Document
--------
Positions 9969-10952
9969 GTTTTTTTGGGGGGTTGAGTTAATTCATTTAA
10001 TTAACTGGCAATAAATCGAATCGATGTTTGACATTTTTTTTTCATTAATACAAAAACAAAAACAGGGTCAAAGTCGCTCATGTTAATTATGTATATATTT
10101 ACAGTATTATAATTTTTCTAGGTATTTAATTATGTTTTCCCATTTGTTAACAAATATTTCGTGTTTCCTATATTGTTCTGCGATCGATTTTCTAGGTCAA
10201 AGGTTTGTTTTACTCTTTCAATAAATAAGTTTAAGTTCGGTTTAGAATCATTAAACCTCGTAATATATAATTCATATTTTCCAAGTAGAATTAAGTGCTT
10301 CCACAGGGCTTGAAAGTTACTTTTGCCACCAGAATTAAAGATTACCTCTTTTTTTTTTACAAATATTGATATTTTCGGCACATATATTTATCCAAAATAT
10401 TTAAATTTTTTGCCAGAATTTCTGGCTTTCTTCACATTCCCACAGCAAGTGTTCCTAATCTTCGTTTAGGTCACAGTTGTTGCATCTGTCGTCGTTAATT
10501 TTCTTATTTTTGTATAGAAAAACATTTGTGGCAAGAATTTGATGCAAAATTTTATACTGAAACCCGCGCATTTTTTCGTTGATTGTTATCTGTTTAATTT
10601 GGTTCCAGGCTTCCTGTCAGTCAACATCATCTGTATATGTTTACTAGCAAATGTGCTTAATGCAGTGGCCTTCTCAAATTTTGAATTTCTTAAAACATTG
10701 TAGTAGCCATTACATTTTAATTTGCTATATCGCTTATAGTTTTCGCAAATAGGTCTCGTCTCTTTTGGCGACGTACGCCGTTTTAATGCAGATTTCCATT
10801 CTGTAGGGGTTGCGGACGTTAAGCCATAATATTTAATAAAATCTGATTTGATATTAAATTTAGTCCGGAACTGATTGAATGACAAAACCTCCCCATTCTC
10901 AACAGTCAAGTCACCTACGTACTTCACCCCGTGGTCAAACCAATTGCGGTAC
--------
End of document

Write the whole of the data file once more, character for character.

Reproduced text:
Positions 9969-10952
9969 GTTTTTTTGGGGGGTTGAGTTAATTCATTTAA
10001 TTAACTGGCAATAAATCGAATCGATGTTTGACATTTTTTTTTCATTAATACAAAAACAAAAACAGGGTCAAAGTCGCTCATGTTAATTATGTATATATTT
10101 ACAGTATTATAATTTTTCTAGGTATTTAATTATGTTTTCCCATTTGTTAACAAATATTTCGTGTTTCCTATATTGTTCTGCGATCGATTTTCTAGGTCAA
10201 AGGTTTGTTTTACTCTTTCAATAAATAAGTTTAAGTTCGGTTTAGAATCATTAAACCTCGTAATATATAATTCATATTTTCCAAGTAGAATTAAGTGCTT
10301 CCACAGGGCTTGAAAGTTACTTTTGCCACCAGAATTAAAGATTACCTCTTTTTTTTTTACAAATATTGATATTTTCGGCACATATATTTATCCAAAATAT
10401 TTAAATTTTTTGCCAGAATTTCTGGCTTTCTTCACATTCCCACAGCAAGTGTTCCTAATCTTCGTTTAGGTCACAGTTGTTGCATCTGTCGTCGTTAATT
10501 TTCTTATTTTTGTATAGAAAAACATTTGTGGCAAGAATTTGATGCAAAATTTTATACTGAAACCCGCGCATTTTTTCGTTGATTGTTATCTGTTTAATTT
10601 GGTTCCAGGCTTCCTGTCAGTCAACATCATCTGTATATGTTTACTAGCAAATGTGCTTAATGCAGTGGCCTTCTCAAATTTTGAATTTCTTAAAACATTG
10701 TAGTAGCCATTACATTTTAATTTGCTATATCGCTTATAGTTTTCGCAAATAGGTCTCGTCTCTTTTGGCGACGTACGCCGTTTTAATGCAGATTTCCATT
10801 CTGTAGGGGTTGCGGACGTTAAGCCATAATATTTAATAAAATCTGATTTGATATTAAATTTAGTCCGGAACTGATTGAATGACAAAACCTCCCCATTCTC
10901 AACAGTCAAGTCACCTACGTACTTCACCCCGTGGTCAAACCAATTGCGGTAC